On the flip side as an employer I would have no interest in an employee who only cared about being highly compensated for his work but took no interest inthe overall success or failure of the business.

6
General Discussion / Re: It's not upholstery
« on: February 03, 2012, 10:17:26 PM »
     When I was growing up there was a shoe factory in most of the towns around.

When I was just 16 I decided that my parents didnt know anything much and all I wanted to do anyway was farm, so I might as well get a head start and go to work in the local shoe factory.

My first day just before lunch my group leader came up and made the comment that he had only been there 15 years and they just made him group leader that day.

I went to lunch and I couldnt get his words out of my head. 15 years didnt seem to be much of a head start.


I didnt go back after lunch and I was happy to be back in school the next day. One of the great lessons of my life.

7
General Discussion / Re: Growing pains
« on: February 03, 2012, 09:53:18 PM »
     I might be wrong but I think what Bobbin meant is if she were the employee she would be looking for the door.

As for myself as soon as I felt that the boss thought I was a piece of meat to be paid for my work and nothing more I would find that door quickly.

8
General Discussion / Re: Customer / Our Forum Discussion
« on: January 23, 2012, 09:43:23 AM »
     I think I understand the point of a private section. I am just speaking from a different perspective. Sofa in a different post mentioned ordering a couple of extra yards on a com job and wondered if that shouldnt be something that is private and I think I agree. I have also been suprised to see some information given out here that I would consider sensitive. If I am misunderstanding its because I have been to Carrs site and I dont qualify for their private side without being dishonest. I certainly understand a section where people like me would have to be serious enough to do something to be invited to a private section.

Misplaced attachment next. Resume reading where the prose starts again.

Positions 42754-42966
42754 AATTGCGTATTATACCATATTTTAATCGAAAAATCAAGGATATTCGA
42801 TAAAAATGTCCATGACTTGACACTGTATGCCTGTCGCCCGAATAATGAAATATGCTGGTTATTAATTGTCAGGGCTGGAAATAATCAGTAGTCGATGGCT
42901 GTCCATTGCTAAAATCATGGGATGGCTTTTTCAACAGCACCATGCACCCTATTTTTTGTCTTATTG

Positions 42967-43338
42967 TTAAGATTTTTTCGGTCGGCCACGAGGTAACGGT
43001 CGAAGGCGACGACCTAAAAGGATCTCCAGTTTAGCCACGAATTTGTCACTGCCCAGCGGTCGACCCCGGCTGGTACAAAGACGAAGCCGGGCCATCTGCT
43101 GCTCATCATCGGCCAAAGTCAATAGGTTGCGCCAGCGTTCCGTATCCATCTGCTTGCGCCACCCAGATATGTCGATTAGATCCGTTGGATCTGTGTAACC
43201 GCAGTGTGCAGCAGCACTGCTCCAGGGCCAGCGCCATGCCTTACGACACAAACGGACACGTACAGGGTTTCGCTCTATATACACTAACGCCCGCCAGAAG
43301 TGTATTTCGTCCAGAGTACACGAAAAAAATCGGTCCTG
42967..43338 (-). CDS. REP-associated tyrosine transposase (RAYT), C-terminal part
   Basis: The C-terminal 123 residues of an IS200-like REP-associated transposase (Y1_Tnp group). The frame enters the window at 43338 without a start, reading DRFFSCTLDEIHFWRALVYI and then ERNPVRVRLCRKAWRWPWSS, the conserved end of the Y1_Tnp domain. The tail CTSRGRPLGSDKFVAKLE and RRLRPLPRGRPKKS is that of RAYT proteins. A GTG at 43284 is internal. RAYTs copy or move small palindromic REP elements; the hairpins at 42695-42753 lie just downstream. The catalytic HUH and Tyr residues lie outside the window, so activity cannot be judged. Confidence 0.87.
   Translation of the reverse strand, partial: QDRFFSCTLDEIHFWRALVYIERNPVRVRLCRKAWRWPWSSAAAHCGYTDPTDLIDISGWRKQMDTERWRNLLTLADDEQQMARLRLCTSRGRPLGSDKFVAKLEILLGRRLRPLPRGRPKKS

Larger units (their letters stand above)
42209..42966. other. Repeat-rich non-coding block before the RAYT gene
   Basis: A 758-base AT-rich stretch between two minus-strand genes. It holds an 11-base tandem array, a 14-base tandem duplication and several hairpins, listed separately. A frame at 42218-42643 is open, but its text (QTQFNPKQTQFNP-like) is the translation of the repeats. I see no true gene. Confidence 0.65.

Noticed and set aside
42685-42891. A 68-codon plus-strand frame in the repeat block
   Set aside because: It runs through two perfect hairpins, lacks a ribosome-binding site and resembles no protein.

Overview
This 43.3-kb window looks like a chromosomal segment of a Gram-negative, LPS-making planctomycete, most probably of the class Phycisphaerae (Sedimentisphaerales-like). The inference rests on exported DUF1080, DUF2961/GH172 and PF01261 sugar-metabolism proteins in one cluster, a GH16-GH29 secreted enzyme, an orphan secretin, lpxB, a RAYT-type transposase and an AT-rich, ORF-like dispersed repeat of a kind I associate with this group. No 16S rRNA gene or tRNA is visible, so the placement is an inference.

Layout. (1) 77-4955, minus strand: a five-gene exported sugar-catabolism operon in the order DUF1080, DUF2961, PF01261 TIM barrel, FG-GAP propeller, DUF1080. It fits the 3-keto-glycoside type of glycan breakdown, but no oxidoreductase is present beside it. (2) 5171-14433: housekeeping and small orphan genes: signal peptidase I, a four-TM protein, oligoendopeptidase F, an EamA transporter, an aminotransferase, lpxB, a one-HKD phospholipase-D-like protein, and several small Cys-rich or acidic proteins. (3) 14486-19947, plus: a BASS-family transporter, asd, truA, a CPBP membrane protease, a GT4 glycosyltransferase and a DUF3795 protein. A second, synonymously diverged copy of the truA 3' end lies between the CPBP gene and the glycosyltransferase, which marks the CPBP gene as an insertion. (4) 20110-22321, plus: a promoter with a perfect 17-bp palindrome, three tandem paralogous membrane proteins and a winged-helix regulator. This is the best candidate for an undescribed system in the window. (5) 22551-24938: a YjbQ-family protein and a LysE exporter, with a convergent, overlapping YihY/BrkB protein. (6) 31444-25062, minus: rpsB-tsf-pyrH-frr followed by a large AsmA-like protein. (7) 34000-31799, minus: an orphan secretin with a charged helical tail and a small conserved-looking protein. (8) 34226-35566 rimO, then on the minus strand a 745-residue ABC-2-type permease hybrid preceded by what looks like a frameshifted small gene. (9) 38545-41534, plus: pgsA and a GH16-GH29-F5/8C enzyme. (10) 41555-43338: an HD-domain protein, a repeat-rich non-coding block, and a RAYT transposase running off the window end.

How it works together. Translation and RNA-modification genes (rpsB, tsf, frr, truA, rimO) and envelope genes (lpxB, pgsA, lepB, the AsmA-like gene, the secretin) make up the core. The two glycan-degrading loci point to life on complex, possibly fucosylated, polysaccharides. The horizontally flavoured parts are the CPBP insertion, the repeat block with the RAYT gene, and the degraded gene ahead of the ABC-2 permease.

9
General Discussion / Re: What you used to do for a living??
« on: January 22, 2012, 11:56:58 AM »
     I did 2 years in the army then became a millwright apprentice in 76. The economy got bad and in 84 I got a job in a local factory as a maintenance mechanic. I did all sorts of things but mostly worked with the boilers and A/c systems. In the late 90s they began to contract all of the HVAC work out which pushed me out and they retrained me as an electrician. After 28 years I am still there and looking towards retirement. That is why I am learning the upholsterery trade I plan to work till I cant move my fingers.

10
General Discussion / Re: BEEN GONE TOO LONG
« on: January 22, 2012, 11:34:38 AM »
     I work a full time job, run a small farm with the help of my son, try to get in the shop and sew as much as I can and I have 11 grandchildren. Sometimes it seems like I am to busy to check in but I miss it and always come back.

11
General Discussion / Re: Customer / Our Forum Discussion
« on: January 22, 2012, 11:24:48 AM »